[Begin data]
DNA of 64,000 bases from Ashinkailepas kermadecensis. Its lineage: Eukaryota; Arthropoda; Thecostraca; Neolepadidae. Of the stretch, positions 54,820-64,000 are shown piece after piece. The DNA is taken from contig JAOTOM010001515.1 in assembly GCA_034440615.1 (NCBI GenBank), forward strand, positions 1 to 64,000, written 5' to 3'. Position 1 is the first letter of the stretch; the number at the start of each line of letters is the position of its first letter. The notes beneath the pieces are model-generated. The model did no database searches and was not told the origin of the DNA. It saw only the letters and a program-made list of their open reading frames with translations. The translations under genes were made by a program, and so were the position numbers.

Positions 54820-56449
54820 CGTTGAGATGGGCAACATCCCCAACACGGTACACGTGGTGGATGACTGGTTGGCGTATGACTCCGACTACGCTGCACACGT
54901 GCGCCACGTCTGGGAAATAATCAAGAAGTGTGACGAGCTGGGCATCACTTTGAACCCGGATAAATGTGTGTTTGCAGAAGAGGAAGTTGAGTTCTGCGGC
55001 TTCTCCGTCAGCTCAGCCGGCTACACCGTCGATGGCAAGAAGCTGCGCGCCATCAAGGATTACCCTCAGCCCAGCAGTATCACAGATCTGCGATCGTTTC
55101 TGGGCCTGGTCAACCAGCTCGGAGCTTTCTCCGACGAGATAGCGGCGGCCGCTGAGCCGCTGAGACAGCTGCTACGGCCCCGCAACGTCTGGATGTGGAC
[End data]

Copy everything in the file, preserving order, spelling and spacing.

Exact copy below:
DNA of 64,000 bases from Ashinkailepas kermadecensis. Its lineage: Eukaryota; Arthropoda; Thecostraca; Neolepadidae. Of the stretch, positions 54,820-64,000 are shown piece after piece. The DNA is taken from contig JAOTOM010001515.1 in assembly GCA_034440615.1 (NCBI GenBank), forward strand, positions 1 to 64,000, written 5' to 3'. Position 1 is the first letter of the stretch; the number at the start of each line of letters is the position of its first letter. The notes beneath the pieces are model-generated. The model did no database searches and was not told the origin of the DNA. It saw only the letters and a program-made list of their open reading frames with translations. The translations under genes were made by a program, and so were the position numbers.

Positions 54820-56449
54820 CGTTGAGATGGGCAACATCCCCAACACGGTACACGTGGTGGATGACTGGTTGGCGTATGACTCCGACTACGCTGCACACGT
54901 GCGCCACGTCTGGGAAATAATCAAGAAGTGTGACGAGCTGGGCATCACTTTGAACCCGGATAAATGTGTGTTTGCAGAAGAGGAAGTTGAGTTCTGCGGC
55001 TTCTCCGTCAGCTCAGCCGGCTACACCGTCGATGGCAAGAAGCTGCGCGCCATCAAGGATTACCCTCAGCCCAGCAGTATCACAGATCTGCGATCGTTTC
55101 TGGGCCTGGTCAACCAGCTCGGAGCTTTCTCCGACGAGATAGCGGCGGCCGCTGAGCCGCTGAGACAGCTGCTACGGCCCCGCAACGTCTGGATGTGGAC